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CA Churches May Not Have to Convert to ‘Family Friendly’ Strip Clubs After SCOTUS Win

SCOTUS win

Yesterday, the U.S. Supreme Court ordered a lower federal court to re-evaluate California’s pandemic-related restrictions on in-person worship. In what Liberty Counsel attorney Mat Staver calls a “huge victory,” SCOTUS vacated a September ruling against his clients, Pasadena-based Harvest Rock Church and Harvest International Ministry. Justices ordered the district court to reconsider its decision in light of the high court’s recent 5-4 ruling in a New York case. 

Harvest Rock Seeks Immediate Action

Staver, who says California Gov. Gavin Newsom’s “draconian” public health order bans indoor worship for 99.1 percent of state residents, expects quick relief for Harvest Rock as well as upcoming challenges from other churches. “The bottom line result,” says the attorney, “is that where the court needs to go is inevitable. What the (Supreme) Court did last week and what they did (Thursday), it’s a whole new landscape, and I think they’ve telegraphed quite clearly the direction they’re going.”

Last week, in Roman Catholic Diocese of Brooklyn vs. Cuomo, SCOTUS prevented the state of New York from upholding certain lockdown restrictions on houses of worship, writing, “Even in a pandemic, the Constitution cannot be put away and forgotten.” As expected, the confirmation of Justice Amy Coney Barrett has tilted the high court’s rulings in favor of churches and protecting religious liberties.

In July, Harvest Rock, which has 162 congregations throughout California, sued the state for unfairly targeting churches while encouraging racial-justice protests. Churches, pastors, and possibly individual worshipers who violated the orders were subject to fines of up to $1,000 per day.

At the time, Harvest Rock said not meeting for corporate worship “is disobedience to the Lord for which [the church] will be held divinely accountable.” Pastor Che Ahn said, “The church has been essential for 2000 years.” Harvest Rock hasn’t yet made a public statement about yesterday’s ruling.

CA Churches Mock Strip-Club Exemption

As COVID-19 cases surge in California, health officials continue asking people to temporarily suspend public gatherings. But several megachurches are defying that advice.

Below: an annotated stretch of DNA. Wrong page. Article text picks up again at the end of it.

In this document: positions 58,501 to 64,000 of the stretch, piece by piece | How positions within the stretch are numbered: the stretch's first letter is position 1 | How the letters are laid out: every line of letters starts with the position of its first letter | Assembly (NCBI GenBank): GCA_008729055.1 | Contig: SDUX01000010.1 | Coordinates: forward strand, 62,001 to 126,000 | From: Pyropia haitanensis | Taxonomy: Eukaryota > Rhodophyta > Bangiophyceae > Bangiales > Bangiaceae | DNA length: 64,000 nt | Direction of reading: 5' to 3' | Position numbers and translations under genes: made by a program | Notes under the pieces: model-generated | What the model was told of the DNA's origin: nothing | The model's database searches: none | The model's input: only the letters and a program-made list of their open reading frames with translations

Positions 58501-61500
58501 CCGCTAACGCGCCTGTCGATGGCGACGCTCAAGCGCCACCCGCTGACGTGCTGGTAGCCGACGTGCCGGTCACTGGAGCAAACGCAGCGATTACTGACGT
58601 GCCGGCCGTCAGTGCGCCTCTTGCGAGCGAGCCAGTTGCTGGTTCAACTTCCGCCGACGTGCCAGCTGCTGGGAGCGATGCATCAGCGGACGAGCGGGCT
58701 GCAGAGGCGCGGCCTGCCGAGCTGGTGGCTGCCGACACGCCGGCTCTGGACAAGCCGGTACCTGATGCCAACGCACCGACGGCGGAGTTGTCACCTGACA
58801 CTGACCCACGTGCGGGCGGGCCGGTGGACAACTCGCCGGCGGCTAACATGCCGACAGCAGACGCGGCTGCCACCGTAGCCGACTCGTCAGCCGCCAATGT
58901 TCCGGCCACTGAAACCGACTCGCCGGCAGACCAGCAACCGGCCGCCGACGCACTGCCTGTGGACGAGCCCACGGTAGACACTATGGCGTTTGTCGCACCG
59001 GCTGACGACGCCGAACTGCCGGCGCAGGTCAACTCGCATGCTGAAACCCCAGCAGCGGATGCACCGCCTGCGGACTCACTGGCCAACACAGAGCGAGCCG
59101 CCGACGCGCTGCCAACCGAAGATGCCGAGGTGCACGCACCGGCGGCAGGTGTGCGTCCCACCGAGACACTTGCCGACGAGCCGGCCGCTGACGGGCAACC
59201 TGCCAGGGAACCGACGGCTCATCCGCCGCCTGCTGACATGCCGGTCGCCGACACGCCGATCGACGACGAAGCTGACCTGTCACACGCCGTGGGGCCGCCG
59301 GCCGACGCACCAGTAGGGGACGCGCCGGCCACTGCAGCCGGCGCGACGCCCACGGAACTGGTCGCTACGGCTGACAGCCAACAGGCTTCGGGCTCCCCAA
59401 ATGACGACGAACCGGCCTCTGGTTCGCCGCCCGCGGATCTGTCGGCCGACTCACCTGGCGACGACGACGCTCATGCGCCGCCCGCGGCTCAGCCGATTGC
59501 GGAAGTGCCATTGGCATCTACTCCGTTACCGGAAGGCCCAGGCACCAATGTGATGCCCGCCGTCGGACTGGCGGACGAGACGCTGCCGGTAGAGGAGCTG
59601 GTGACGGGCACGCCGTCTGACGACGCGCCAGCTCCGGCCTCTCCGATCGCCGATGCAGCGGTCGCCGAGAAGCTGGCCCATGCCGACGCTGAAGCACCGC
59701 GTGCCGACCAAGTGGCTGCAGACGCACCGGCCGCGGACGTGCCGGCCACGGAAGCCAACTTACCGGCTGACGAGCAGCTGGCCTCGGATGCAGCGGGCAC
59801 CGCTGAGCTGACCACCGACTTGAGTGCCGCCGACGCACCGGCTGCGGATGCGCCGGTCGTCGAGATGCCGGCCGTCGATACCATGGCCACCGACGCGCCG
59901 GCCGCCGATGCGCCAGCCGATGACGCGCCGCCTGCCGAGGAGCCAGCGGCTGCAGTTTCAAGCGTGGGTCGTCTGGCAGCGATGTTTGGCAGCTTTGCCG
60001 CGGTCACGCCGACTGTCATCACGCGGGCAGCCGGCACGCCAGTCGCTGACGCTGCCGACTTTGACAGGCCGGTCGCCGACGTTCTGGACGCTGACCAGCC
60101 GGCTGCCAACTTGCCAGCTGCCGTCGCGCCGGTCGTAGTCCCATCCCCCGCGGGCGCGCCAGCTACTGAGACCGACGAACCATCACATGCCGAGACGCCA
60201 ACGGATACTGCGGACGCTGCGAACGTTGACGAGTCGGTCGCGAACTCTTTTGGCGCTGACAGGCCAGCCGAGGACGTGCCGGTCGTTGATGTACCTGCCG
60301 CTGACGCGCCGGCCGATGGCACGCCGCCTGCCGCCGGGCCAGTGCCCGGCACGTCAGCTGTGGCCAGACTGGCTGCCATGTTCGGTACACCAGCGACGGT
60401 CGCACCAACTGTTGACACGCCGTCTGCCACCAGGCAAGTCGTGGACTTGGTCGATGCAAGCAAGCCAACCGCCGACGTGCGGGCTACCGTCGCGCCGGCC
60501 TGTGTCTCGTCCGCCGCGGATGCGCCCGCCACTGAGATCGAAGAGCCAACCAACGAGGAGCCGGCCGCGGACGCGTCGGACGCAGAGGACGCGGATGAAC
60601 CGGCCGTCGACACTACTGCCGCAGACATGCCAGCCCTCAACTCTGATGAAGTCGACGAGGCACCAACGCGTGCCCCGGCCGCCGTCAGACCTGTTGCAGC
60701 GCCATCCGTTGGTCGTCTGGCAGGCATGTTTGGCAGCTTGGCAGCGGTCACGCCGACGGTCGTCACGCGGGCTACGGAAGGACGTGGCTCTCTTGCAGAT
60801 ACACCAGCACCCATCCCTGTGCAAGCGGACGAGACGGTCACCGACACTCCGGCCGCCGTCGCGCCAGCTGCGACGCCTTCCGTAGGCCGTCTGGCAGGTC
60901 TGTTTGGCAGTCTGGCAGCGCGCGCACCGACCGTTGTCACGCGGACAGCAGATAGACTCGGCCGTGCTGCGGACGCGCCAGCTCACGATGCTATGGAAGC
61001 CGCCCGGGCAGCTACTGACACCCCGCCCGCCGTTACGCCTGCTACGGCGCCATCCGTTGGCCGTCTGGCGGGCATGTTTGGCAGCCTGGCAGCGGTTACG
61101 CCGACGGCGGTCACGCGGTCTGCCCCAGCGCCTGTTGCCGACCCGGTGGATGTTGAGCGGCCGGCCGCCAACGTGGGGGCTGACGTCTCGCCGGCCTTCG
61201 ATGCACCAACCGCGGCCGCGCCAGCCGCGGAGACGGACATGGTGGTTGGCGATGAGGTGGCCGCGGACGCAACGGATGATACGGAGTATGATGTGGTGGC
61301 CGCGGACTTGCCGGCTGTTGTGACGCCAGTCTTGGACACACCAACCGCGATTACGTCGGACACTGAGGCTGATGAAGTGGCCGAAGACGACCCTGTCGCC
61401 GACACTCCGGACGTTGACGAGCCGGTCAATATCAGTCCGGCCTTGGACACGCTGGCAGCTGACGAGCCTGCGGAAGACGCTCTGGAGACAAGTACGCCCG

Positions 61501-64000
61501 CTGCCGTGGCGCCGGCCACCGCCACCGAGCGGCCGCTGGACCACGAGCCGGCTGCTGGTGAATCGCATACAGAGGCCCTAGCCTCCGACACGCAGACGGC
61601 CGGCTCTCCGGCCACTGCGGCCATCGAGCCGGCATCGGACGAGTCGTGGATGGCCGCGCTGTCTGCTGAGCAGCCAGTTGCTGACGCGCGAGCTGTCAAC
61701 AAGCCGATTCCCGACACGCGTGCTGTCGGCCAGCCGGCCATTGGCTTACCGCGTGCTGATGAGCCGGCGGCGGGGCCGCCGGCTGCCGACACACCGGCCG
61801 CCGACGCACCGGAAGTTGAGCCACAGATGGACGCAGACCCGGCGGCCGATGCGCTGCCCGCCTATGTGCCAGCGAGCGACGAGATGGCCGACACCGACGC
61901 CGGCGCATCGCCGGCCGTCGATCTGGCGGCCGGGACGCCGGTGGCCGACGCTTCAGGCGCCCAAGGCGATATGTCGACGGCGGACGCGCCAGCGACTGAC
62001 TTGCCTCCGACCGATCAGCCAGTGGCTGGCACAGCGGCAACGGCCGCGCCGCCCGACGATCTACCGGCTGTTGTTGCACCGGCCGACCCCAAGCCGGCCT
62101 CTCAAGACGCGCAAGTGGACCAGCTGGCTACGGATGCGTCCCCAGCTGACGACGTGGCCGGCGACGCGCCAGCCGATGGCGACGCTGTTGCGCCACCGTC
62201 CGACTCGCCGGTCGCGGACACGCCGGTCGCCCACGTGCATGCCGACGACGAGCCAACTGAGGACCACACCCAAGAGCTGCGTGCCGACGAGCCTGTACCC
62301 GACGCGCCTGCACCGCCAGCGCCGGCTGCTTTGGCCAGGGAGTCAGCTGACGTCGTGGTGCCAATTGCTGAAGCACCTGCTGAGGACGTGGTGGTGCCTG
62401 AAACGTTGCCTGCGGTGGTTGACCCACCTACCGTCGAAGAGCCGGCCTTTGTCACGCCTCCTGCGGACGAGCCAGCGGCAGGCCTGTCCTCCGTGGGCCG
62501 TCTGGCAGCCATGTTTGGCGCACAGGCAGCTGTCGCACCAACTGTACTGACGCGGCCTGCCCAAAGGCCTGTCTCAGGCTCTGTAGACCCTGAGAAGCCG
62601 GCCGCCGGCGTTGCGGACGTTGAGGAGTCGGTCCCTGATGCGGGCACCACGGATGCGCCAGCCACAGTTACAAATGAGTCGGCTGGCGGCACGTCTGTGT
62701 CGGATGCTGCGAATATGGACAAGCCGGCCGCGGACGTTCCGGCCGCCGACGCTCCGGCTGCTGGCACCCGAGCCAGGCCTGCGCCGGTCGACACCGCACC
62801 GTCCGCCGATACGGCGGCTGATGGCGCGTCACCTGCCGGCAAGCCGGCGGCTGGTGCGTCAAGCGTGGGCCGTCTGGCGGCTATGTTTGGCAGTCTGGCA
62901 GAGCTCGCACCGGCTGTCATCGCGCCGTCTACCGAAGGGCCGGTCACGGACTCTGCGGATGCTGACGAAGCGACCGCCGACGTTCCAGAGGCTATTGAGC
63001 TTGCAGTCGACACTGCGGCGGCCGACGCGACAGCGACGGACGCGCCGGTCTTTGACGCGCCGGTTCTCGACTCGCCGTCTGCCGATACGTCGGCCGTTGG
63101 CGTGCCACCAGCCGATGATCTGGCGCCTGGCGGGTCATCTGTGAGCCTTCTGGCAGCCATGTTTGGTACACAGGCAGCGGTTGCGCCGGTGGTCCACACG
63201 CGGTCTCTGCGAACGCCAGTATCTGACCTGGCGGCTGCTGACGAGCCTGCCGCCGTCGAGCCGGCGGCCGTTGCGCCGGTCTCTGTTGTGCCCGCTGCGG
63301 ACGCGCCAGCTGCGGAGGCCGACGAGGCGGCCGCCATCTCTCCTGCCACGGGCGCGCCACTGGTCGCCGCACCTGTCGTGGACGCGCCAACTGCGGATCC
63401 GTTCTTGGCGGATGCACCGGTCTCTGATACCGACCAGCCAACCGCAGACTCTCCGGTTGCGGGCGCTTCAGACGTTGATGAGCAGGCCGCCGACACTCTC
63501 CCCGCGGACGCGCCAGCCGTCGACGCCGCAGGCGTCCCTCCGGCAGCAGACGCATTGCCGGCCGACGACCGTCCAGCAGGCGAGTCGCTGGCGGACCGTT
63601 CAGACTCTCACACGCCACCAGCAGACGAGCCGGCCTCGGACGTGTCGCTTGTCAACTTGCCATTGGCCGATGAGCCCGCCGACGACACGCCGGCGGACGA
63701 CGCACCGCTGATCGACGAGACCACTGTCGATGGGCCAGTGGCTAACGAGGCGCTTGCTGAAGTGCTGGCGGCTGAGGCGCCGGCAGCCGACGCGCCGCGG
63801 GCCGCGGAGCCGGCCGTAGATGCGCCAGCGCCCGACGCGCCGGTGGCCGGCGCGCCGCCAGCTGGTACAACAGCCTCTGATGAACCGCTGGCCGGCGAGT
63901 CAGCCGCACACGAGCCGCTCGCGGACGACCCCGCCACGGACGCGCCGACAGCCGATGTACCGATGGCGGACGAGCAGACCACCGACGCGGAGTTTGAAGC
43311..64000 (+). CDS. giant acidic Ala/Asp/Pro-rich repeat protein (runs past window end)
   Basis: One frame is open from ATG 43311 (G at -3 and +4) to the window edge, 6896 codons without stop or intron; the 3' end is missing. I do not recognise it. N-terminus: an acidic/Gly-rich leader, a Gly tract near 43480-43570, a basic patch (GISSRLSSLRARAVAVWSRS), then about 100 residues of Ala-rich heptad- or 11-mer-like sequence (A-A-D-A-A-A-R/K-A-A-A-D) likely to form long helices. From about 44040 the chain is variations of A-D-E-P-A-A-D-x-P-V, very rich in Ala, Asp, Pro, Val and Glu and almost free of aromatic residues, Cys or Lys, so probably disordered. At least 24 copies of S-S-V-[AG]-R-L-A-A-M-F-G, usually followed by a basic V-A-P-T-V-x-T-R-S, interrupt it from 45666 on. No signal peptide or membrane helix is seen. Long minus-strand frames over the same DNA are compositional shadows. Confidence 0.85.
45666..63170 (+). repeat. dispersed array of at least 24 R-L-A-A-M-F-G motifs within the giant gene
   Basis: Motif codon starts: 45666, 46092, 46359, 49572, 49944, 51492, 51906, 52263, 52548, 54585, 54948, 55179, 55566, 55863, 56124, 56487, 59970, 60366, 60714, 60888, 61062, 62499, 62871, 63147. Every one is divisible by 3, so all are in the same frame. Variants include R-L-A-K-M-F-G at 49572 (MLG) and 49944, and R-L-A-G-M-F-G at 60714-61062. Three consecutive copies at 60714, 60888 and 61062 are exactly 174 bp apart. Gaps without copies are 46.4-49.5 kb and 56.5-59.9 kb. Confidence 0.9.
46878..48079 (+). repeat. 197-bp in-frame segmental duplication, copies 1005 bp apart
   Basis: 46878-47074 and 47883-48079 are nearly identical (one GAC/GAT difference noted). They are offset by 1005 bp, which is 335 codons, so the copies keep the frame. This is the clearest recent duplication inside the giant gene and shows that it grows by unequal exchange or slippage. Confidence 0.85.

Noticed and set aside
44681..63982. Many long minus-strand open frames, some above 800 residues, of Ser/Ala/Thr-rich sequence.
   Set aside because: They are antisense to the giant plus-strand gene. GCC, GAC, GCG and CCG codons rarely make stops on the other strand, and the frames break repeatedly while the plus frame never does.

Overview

San Diego County added three campuses of Awaken Church to its outbreak list, saying contact-tracing efforts were being hampered. “We’ve been forced to share outbreak information because of their lack of cooperation in notifying the members of their congregation about cases there,” says County Supervisor Nathan Fletcher. “We continue to implore the public of the very real danger of indoor religious services, the danger of the spread, and of the increase in cases and what it can lead to.”

Jurgen Matthesius, founder and pastor of Awaken, says the church was “blindsided” by the advisory and thrown under the bus. The county, he says, didn’t provide details about the number of positive COVID-19 test results or those people’s names. “Human beings need connection,” Matthesius says, adding that the prolonged lockdowns are affecting people “mentally, spiritually, emotionally, and socially”—as well as physically.

Awaken says it’s taking a strong approach to safety at all its campuses, including strict cleaning protocols and “polar ionization units” that “kill 99.4 percent of pathogens and viruses in the air.”

Matthesius is among the faith leaders taking issue with California permitting strip clubs to remain open while shuttering churches. On Instagram, he declares, “We are NOW AWAKEN FAMILY FRIENDLY STRIP CLUB! (Where we strip the devil of his hold, power & authority over people’s lives!).” Before a recent sermon, Matthesius jokingly removed his suit coat and tie, then threw them into the assembly of worshipers.

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Stephanie Martin, a freelance journalist, has worked in Christian publishing for 28 years. She’s active at her church in Lakewood, Colorado, where she lives with her family.